Starbucks’ not so “holiday” cups

Implicit Christmas theme behind brand’s infamous holiday packaging

Tori McArthur, Staff Reporter

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Four decorative Starbucks Holiday cups

Aly Cotte
The annual Starbucks holiday cups for 2019.

“It’s the official start of the Christmas season, and I feel like people decide when it’s time to start celebrating Christmas based off Starbucks’ holiday cups,” sophomore student Patricia Sydenstricker said.

For the last 22 years, Starbucks has been rolling out “holiday” themed cups and packaging as a way to celebrate this time of the year. Employees turn in their green aprons for red ones and wrap the store in décor.

“We came up with this idea of wrapping the stores in holiday joy and wrapping the cups like a gift to our partners and customers,” Jen Quotson, vice president of Starbucks’ Creative team, said.

Today, in hopes to be more inclusive , “happy holidays” is used by companies like Starbucks, raising the question if their cups feature too much Christmas, or not enough.

In 2015, Starbucks received a huge backlash on their cup designs, some claiming it as a “war on Christmas” after cutting back on the creative front by leaving their cups plain red.

December is full of holidays such as Hanukkah, Kwanzaa and the Chinese New Year. Yet the billion-dollar cooperation narrows their focus to the green and red, neglecting Hanukkah’s blue and gold.

For Starbucks consumers world-wide, the rollout of these cups signal signature drinks and a sense of excitement.

This year’s cups feature a green and red color scheme alongside typography elements of the words, “Merry Coffee.” The company refers to the four current cup designs as the Candy Cane Stripe, Merry Stripes, Merry Dance and Polka Dots.

Quotson’s team keeps the holiday cups top secret — even from Lisa Beckman, SPU alumni and director of Global Beverage Innovation and Optimization for Starbucks.

Beckman said, “Our holiday cup design is kept under wraps for the majority of Starbucks partners until very close to launch day. My role is to create our beverages and I typically do not even get to see them much earlier than others.”

Throughout the last two decades, Starbucks’ creative team has looked back at previous years’ cups to help guide the new designs which all feature the green and red color scheme intertwined with Starbucks’ logo.

In 1997 and 1998, Starbucks cups sported a warm purple hue with winter themed symbols such as ice skates and snowflakes. This transformed into the 1999 iconic red cup that has stuck with the brand ever since.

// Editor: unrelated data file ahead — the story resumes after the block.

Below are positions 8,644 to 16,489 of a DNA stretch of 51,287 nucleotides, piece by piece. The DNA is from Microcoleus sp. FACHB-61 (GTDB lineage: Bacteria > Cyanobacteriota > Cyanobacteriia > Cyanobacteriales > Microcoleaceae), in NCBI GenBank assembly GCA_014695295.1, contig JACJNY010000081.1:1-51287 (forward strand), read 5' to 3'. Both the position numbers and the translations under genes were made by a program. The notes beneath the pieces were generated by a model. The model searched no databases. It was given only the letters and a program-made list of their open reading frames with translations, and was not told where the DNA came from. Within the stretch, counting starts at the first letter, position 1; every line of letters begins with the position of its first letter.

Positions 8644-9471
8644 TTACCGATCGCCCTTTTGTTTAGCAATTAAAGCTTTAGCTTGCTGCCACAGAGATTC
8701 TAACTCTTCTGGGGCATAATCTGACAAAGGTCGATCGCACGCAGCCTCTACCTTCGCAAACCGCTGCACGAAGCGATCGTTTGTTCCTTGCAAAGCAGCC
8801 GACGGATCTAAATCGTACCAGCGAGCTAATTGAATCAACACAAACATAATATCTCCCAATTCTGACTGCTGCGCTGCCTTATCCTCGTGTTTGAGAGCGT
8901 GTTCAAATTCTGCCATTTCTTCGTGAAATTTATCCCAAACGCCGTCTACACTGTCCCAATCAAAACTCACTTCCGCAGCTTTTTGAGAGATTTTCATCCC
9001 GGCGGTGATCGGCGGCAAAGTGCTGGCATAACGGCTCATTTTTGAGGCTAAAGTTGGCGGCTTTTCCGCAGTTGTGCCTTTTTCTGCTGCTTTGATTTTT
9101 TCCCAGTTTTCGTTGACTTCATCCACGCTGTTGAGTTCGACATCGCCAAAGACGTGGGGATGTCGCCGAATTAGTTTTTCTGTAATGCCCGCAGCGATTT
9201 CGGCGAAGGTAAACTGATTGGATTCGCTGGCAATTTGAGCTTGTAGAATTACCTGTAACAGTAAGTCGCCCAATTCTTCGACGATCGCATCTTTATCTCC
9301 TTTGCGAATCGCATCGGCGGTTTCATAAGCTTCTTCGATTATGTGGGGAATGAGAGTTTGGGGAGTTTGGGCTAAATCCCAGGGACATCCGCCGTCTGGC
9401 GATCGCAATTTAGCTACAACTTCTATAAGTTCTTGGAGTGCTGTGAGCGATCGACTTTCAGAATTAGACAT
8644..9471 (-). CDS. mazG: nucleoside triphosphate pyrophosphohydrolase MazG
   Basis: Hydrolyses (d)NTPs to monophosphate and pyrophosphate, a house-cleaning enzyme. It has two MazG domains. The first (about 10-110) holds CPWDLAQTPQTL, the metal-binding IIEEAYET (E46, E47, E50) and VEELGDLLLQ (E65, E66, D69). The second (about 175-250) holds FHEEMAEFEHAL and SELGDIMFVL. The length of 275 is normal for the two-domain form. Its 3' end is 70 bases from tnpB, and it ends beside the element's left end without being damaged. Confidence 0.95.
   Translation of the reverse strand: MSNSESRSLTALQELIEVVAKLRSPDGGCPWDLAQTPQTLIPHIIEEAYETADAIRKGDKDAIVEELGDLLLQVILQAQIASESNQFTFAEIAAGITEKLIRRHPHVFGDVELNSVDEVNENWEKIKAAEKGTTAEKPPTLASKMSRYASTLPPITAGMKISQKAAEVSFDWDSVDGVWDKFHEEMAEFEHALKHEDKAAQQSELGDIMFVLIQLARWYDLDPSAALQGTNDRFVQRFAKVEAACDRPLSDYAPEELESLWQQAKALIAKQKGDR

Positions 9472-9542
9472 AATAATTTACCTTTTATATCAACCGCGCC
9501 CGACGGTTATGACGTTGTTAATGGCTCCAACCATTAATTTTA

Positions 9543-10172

Alongside their green logo, the company started integrating ornaments, Christmas trees and presents, all elements of the commercial aspect of Christmas.

“I think they [Starbucks] definitely lean more towards Christmas. But less so than previous years, I can give them that,” Samara Sorce, a senior business student, said.

Although the brand does not explicitly state that these are Christmas cups, many design features have historically slanted toward one holiday this time of the year.

In the Metro Seattle Area, Christians account for 52% of the population with the other 48% identifying as Jewish, Muslim, Buddhist, Hindu, or unaffiliated, according to the Pew Research Center.

Today, conversations surrounding the holidays are sensitive, and often filtered to use politically correct terms.

“It [Christmas] is celebrated by people who are not Christians and has become a secular holiday, which creates an interesting dynamic for Starbucks to market their coffee to the population,” Katherine Douglass, professor of theology said.

“Even by just putting Christmas symbols on it they are going to get a reaction and people are going to talk about it which will lead people will buy their coffee.”

This idea wasn’t an isolated opinion. Gray Kolde, a sophomore physiology student, commented, “I am not at all surprised that Starbucks came out with seasonal special cups in these colors; it’s another way to milk their faithful customers for another couple bucks, and the inevitable buzz that they generate is great for business.”

This reaction is seen when consumers post their cups online or go to Starbucks to collect the cups, all bringing in more foot traffic — and money.

Lauren Kelly, freshman and part-time barista at Starbucks said, “It’s definitely busier around the holidays. I really enjoy working there during the holiday season because of the atmosphere. It just all really feels like Christmas.”

The rollout of these cups may signal the holiday season for some but also bring to attention other social ramifications.

“People that are offended by the design of the cups are in no way obligated to buy their coffee from Starbucks — especially in Seattle. They are free to use their purchasing power to support any product at any company that they choose,” Kolde said.